What have you always wondered about the economy? Tell Us
Shelf Life

The drama behind mergers and acquisitions

Kai Ryssdal Oct 14, 2013
HTML EMBED:
COPY
Shelf Life

The drama behind mergers and acquisitions

Kai Ryssdal Oct 14, 2013
HTML EMBED:
COPY

Hostile takeovers, backroom deals and selling companies have long been a part of the finance world. But in the past few decades, M&As have grown into an enormous business. Deals between corporations can now shake entire industries. 

John Weir Close, author of A Giant Cow-tipping by Savages: The Boom, Bust, and Boom Culture of M&A, says the early days of M&As in the 1970s and 1980s were filled with gritty details of backroom drama and wild personalities.

“M&A are a much more sober business,” Close says. “And the people doing it are much more sober now.” 

Although the M&A industry is much tamer now, the relics of risk-taking still remain. “Early M&A spread almost an infection into modern Wall Street,” Close says. “I think that the financial crisis is a direct descendent of the 1980s. There’s a direct link between investment bankers urging clients to buy more and bid more, to investment bankers selling subprime mortgages, that brought us to where we are today.”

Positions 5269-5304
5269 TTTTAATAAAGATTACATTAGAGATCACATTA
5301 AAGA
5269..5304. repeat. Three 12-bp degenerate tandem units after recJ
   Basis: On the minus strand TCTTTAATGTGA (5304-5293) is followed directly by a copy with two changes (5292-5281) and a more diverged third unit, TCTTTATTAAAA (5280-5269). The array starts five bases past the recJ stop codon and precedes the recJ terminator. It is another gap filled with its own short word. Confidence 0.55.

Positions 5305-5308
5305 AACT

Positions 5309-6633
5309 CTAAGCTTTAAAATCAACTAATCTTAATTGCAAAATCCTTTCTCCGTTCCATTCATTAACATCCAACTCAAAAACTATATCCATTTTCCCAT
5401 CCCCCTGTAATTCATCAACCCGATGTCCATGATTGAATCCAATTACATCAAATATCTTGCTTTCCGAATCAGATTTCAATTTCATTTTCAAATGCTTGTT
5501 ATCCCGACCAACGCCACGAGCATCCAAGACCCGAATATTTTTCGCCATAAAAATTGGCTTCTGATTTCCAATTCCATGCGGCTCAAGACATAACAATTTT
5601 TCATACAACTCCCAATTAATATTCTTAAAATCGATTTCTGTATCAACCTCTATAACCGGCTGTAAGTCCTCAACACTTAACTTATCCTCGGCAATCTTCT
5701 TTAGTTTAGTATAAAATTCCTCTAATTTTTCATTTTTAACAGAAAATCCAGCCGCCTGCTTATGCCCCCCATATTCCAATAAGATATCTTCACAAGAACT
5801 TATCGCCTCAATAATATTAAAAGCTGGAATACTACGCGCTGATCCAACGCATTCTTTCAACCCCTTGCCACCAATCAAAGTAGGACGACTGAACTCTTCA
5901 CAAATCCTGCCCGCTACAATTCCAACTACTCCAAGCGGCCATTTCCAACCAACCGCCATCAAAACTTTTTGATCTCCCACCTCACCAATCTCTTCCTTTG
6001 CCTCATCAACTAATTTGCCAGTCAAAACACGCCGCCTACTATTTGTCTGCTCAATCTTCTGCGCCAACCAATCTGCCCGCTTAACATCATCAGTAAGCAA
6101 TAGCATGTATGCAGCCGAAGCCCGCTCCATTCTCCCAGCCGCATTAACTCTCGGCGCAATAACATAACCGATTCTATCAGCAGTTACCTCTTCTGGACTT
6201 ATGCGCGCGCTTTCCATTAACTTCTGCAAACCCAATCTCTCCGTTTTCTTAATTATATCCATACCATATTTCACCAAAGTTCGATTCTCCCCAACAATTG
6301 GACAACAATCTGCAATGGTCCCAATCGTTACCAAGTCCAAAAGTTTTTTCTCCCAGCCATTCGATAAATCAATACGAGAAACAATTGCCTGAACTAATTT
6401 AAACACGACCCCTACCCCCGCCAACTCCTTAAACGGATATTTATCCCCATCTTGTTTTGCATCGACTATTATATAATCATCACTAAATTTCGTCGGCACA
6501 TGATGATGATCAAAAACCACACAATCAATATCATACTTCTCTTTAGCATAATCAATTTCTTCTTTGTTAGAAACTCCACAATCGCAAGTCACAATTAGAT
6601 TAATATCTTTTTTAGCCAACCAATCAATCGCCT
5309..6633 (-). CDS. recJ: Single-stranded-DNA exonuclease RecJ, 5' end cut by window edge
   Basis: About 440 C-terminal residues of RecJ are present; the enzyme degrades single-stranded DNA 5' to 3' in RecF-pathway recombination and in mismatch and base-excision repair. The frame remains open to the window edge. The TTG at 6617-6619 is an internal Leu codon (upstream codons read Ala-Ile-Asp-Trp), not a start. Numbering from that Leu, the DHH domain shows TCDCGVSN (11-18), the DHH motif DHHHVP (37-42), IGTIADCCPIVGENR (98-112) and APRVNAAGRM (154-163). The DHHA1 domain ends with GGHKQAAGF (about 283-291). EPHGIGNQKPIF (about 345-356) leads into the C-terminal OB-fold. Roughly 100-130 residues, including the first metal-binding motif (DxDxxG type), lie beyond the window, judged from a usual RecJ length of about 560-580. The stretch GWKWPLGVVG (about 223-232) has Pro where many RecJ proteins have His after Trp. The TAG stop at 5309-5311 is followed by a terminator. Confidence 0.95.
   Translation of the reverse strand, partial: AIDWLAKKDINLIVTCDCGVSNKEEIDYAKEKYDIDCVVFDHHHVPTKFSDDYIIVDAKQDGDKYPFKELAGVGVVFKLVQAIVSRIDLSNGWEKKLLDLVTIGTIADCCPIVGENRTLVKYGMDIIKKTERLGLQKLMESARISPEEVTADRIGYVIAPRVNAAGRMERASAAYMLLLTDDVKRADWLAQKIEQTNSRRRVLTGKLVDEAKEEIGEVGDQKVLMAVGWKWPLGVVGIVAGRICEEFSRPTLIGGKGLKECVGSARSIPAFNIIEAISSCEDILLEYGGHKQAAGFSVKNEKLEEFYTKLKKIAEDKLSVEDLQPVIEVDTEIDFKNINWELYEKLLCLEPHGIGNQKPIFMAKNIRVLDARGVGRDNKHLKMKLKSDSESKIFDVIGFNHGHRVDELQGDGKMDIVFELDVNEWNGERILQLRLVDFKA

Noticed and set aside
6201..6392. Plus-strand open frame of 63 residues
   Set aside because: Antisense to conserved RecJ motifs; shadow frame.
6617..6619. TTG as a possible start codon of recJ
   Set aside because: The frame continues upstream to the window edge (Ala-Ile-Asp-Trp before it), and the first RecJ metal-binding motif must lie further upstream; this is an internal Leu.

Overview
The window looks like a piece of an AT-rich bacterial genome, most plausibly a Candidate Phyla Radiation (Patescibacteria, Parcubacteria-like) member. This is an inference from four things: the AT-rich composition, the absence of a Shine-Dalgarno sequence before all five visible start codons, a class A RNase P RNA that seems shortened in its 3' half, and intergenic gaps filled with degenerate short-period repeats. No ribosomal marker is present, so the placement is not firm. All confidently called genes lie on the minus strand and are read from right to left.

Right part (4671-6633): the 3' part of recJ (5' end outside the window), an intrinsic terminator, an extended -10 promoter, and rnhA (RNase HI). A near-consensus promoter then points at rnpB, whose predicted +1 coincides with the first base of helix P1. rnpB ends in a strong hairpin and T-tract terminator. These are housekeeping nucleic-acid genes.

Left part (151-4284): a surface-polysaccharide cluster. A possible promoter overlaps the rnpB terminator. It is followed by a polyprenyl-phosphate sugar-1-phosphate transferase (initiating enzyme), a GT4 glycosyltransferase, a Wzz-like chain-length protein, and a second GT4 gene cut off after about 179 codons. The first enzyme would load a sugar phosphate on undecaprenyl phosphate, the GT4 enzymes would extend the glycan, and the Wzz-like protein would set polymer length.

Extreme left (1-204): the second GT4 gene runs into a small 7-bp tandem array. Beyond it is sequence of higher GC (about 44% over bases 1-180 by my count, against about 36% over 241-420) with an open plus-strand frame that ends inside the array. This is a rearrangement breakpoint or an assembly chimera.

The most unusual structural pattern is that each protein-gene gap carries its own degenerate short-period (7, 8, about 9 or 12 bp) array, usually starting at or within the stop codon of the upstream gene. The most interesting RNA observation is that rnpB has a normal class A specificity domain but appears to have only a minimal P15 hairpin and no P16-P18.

Marketplace is on a mission.

We believe Main Street matters as much as Wall Street, economic news is made relevant and real through human stories, and a touch of humor helps enliven topics you might typically find…well, dull.

Through the signature style that only Marketplace can deliver, we’re on a mission to raise the economic intelligence of the country—but we don’t do it alone. We count on listeners and readers like you to keep this public service free and accessible to all. Will you become a partner in our mission today?

Your donation is critical to the future of public service journalism. Support our work today – for as little as $5 – and help us keep making people smarter.